I regularly get asked if there is any progress on getting daily passenger rail between Los Angeles to Palm Springs.

Here is what I have been able to find.

The Riverside County Transportation Commission passed a resolution in October 2013 supporting daily intercity rail service from Los Angeles to the Coachella Valley.


Here is the current RCTC Fact Sheet on the project.

In the maeantime, I am wondering how that Sunline Transit Commuter Bus 220 service is fairing.  Also, I have friends who occasionally take Amtrak from Los Angeles to Fullerton and then catch the Amtrak bus to the Coachella Valley and then back the same way when returning.  Those Amtrak buses are nice and have WiFi.. 

Two big questions remain:  

(1) Should passenger rail service between Los Angeles and the Coachella Valley be a Metrolink operation or an Amtrak operation?  If there are sufficient people who would commute daily to work from the Coachella Valley and Riverside or even Los Angeles, the Metrolink makes sense.  If this is more resort and holiday travel, then perhaps Amtrak is the more suitable carrier.  Either way, we all want to Palm Springs and Coachella Valley having daily stops in the morning and evening.  And if that happens will Palm Springs upgrade its station with amenity or two?

(2) Competition with Freight Rail for use of those tracks.  Right now the freight rail carriers do not want to share the tracks for daily passenger rail service.  Approximately 40% of America's incoming goods go through the Ports of Los Angeles and Long Beach, so you can see why.  Is the answer for the federal government to make them share the tracks with passenger rail through regulation or is it to find the money to build more tracks or both?  

That is where we are at and as soon as I know more I will let you know. 

Friday, March 8, 2013

A Positive Sign for Los Angeles - Palm Springs Passenger Rail Service

According to a Desert Sun article, recent draft of the 2013 California State Rail Plan includes a Coachella Valley Route that would connect Los Angeles to Indio, expanding passenger rail service for the Palm Springs region.  The proposal calls for eight stops, with three — Palm Springs, Rancho Mirage and Indio — in the Coachella Valley.

So what has been the hold up?  Freight rail owning these rail rights-of-way.  From the article:


The project would require cooperation with Union Pacific Railroad, which may be the largest obstacle.
“The main challenge to implementation of passenger rail service in this corridor is securing cooperation with UPRR,” the draft rail plan reads.
“Service initiation is contingent upon an operating agreement with UPRR (Union Pacific Railroad) and securing necessary capital and operating funding,” the draft continues. Union Pacific officials could not immediately be reached for comment on Tuesday.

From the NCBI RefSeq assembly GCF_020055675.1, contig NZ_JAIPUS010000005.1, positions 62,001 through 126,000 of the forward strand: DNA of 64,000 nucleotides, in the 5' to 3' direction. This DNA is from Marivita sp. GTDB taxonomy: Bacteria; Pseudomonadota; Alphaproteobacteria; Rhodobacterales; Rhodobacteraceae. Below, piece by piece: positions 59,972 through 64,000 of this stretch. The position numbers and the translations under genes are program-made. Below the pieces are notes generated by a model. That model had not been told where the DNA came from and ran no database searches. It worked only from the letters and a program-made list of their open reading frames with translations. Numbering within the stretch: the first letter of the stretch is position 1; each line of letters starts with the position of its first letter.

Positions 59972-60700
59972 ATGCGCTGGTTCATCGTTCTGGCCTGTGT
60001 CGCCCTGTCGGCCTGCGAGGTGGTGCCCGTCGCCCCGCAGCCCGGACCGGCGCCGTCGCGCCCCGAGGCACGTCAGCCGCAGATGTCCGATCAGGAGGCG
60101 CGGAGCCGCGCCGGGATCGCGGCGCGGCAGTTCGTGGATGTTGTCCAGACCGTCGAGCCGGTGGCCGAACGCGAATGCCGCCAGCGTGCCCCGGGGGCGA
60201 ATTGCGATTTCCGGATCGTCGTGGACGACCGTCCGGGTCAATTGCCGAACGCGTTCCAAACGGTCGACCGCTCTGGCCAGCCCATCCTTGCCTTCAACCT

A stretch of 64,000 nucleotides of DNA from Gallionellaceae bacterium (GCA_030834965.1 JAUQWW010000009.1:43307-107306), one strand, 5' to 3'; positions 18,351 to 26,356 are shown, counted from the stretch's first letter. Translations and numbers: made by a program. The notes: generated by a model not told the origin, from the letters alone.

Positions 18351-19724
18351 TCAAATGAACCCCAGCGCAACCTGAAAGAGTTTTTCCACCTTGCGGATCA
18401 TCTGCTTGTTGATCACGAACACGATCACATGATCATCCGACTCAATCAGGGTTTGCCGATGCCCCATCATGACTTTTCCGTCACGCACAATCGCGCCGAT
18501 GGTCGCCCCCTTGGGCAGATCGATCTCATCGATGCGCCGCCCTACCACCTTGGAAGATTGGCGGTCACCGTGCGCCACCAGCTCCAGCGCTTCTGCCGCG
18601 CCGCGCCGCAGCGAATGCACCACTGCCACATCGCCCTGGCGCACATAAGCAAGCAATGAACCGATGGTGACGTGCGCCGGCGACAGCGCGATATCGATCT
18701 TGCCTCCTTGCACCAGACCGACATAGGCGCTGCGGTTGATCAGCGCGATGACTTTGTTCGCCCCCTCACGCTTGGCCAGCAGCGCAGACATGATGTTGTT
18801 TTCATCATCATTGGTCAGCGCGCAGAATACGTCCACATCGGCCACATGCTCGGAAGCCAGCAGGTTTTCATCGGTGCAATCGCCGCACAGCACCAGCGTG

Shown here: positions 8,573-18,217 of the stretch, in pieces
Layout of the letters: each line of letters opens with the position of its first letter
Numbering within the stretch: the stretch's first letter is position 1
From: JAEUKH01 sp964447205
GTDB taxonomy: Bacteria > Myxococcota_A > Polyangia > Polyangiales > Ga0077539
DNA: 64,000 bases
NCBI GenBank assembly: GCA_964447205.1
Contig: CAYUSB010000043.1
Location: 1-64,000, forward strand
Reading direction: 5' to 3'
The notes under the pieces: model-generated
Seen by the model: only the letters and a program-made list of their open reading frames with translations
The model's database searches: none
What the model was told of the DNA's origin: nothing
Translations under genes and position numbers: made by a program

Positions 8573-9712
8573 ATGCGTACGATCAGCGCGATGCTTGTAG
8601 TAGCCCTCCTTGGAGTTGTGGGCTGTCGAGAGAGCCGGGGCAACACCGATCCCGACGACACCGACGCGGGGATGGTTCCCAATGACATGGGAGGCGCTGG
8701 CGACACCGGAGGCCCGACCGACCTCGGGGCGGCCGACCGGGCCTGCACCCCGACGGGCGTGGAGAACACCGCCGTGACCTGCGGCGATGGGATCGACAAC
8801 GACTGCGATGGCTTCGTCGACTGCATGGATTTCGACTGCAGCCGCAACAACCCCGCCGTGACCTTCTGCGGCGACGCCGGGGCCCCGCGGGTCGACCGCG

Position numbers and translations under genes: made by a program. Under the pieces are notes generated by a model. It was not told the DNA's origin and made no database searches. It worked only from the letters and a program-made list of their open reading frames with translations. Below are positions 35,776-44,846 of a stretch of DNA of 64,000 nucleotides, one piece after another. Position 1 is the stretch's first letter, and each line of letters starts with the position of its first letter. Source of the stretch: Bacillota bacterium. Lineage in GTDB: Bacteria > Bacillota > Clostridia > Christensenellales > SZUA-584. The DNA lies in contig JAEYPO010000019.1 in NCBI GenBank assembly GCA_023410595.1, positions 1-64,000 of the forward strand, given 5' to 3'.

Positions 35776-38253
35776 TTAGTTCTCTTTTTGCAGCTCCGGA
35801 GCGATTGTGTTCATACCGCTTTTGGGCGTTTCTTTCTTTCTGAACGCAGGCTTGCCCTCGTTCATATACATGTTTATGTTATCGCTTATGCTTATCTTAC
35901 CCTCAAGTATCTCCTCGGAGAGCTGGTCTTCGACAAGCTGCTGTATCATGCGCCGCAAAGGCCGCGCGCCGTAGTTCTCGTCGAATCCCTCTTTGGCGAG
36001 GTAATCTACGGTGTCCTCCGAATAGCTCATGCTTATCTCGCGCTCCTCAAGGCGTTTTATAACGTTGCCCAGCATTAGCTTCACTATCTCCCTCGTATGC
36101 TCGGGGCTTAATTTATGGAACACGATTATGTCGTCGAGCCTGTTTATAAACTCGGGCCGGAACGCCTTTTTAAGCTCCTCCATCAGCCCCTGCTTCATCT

The project would cost an estimated $161.7 million, which includes $83.4 million for trains, $62.6 million for new stations and $15.7 million for maintenance facilities, according to the rail plan.
Train industry watchers in the Coachella Valley say Union Pacific could be amenable to increased passenger traffic given the mostly public-funded rail upgrades in Colton that make freight traffic flow smoother.
“We’re going to hold their feet to the fire on this one,” said Robert Manning, president of the Southwest Rail Passenger Association. “I’m sure if we push, we’ll get this.”

What is not determined yet is whether this increased passenger rail service would be Metrolink or Amtrak.


Tourism officials in the Coachella Valley have long wanted better passenger rail service between Indio and Los Angeles, ideally with daily service — up from the three-day-a-week service the area currently receives via Amtrak — and at times better suited for weekend travelers.
The rail plan does not get into scheduling specifics or the operator of the line. Local tourism officials say they hope it’s Amtrak, which is well-suited for the 125-mile trip to Palm Springs.
“We in the tourism industry are pushing for Amtrak because of the better consumer experience over Metrolink,” said Tim Ellis, general manager for the Palm Mountain Resort and Spa in Palm Springs and vice chair for the Hospitality Industry and Business Council, a valley-wide consortium of tourism leaders. Metrolink operates commuter trains reaching areas like Riverside and San Bernardino.
“Metrolink has commuter cars designed to move many people on shorter trips,” Ellis added, characterizing them as “public transportation rather than an experience.”
Manning also said he’d like the Coachella Valley Route to be operated by Amtrak, which has indicated a willingness to operate the train service.


So who would you rather see operate the service, Amtrak or Metrolink?  At this point I'd cheer for either.

And it isn't just tourists.  This region is expecting explosive population growth:

The California State Rail Plan points out the significant population growth the region is expected to see in the next 30 years, with the Los Angeles-Indio corridor expected to add 5.8 million residents. Riverside County will experience the bulk of this growth — 52.4 percent. Added access to rail should be a vital part of the transportation picture and one that needs to be started today, Manning said.


Right now when I travel to Palm Springs I take Amtrak to Fullerton and transfer to an Amtrak bus with WiFi.  I look forward to hopefully taking the trip to Palm Springs on one direct trail soon.